Dulles International Airport will be the scene of fewer Trans World Airlines flights as the flag airline institutes a cutback in airline service and employes.

Although TWA always pulls back its operations after the peak summer period, the airline's officials cited the projected recession, rising fuel and operating costs and decreases in air travel in explaining a sharper than usual contraction.

TWA has already notified about 1,000 employes -- mostly seasonal -- that they will be furloughed. Of the total, 55 were furloughed in the Washington area, where TWA operates from all three airports. Most of them worked at Dulles and were hired this summer, a TWA spokesman said.

Effective this week, TWA has suspended eight of its 13 daily roundtrip flights out of Dulles, including four night coach flights it operated all summer to California, Denver and Phoenix. All that will remain at Dulles will be daily roundtrips to Paris, Los Angeles, San Francisco, New York with connections abroad, and Boston with connections abroad.

A Baltimore-Washington flight to the West Coast was also pulled, and a couple of night flights from Washington National are also to be ended. Replacing some of the lost flights in December will be new TWA services to Florida.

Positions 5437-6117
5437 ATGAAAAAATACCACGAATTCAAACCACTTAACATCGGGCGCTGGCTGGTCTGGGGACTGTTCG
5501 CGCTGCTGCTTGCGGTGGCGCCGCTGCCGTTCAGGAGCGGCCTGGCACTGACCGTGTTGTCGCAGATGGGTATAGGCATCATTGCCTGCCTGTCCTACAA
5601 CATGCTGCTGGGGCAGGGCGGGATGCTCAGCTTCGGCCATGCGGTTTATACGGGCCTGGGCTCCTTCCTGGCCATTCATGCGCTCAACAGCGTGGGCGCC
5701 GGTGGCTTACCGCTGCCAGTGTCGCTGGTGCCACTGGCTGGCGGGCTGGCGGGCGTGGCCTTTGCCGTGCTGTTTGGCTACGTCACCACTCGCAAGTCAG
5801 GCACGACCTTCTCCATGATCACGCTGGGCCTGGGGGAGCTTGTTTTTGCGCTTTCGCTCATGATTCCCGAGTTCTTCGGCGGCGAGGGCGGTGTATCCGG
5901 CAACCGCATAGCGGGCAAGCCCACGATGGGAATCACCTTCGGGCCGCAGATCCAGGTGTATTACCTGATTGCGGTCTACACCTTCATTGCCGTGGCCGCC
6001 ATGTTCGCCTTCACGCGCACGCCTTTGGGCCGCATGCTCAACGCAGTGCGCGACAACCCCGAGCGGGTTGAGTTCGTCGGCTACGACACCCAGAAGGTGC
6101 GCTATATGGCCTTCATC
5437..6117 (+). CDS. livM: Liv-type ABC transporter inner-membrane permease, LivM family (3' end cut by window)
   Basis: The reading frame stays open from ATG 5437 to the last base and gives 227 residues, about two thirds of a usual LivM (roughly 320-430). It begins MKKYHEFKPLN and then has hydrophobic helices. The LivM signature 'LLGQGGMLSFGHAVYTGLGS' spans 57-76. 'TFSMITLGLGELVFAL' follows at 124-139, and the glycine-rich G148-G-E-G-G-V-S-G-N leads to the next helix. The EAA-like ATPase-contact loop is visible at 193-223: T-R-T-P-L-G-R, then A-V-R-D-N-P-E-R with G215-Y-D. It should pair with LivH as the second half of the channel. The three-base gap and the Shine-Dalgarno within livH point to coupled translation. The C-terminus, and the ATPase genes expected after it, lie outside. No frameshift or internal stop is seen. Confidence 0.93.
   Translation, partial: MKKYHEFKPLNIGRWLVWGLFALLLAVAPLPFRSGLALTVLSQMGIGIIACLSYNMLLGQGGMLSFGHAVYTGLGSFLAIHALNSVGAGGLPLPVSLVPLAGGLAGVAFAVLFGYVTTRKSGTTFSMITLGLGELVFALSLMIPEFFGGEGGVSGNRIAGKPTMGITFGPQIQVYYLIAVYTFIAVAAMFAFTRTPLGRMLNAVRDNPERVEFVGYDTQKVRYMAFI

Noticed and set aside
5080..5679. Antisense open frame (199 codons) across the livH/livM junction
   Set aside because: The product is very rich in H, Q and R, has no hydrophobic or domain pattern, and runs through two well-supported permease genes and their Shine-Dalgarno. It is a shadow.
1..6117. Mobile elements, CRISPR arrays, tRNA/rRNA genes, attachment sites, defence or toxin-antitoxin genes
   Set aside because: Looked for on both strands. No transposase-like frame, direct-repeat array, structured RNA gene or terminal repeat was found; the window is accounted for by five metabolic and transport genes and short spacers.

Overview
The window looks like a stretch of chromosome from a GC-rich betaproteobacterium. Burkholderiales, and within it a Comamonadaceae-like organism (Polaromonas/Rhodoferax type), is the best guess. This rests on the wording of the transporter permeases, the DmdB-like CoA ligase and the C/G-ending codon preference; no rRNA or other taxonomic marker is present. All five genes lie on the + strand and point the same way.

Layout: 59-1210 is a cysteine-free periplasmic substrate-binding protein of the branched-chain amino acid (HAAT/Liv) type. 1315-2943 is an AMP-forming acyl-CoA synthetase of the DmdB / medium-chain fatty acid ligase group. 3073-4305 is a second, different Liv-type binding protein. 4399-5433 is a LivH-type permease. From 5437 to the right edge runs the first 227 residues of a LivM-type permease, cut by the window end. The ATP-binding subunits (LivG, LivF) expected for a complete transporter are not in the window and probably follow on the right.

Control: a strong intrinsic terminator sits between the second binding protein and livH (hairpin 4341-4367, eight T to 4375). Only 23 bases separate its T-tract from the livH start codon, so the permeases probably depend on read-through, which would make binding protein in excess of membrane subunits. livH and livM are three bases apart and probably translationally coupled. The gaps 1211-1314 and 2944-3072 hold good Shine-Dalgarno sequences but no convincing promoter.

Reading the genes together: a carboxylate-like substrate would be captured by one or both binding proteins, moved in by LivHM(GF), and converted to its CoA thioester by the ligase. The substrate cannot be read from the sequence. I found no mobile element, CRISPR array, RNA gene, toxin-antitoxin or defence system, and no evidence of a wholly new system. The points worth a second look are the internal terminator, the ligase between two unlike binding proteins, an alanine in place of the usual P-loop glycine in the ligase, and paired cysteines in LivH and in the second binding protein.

TWA had already announced the elimination this fall of some overseas routes -- to Ireland, Casablanca, Nice and the Zores -- that are not profitable enough.

While all the airlines are experiencing rapidly rising fuel costs, TWA has a larger number of the fuel-inefficient 707s than any other domestic airline and has, in fact, put nine of them on the ground in Kansas City in the hopes of selling them and buying new, more efficient planes.

In October, TWA'S management is expected to propose an equipment buying package to the board of directors, but even without that, the airline expects delivery of 13 new planes next year along with the return of two £1011s it had leased out.

A spokesman said TWA is now paying an average price of 70 cents a gallon for fuel on its domestic routes and an average of 85 cents a gallon for its international system, with prices going as high as $1.25 at some overseas points. The average domestic fuel price in January was 42 cents a gallon. This year's fuel bill of $700 million is expected to rise to more than $1 billion next year, he said.

Because of TWAs route structure, its passenger traffic is always way up in the summer and slides off the fourth and first quarters.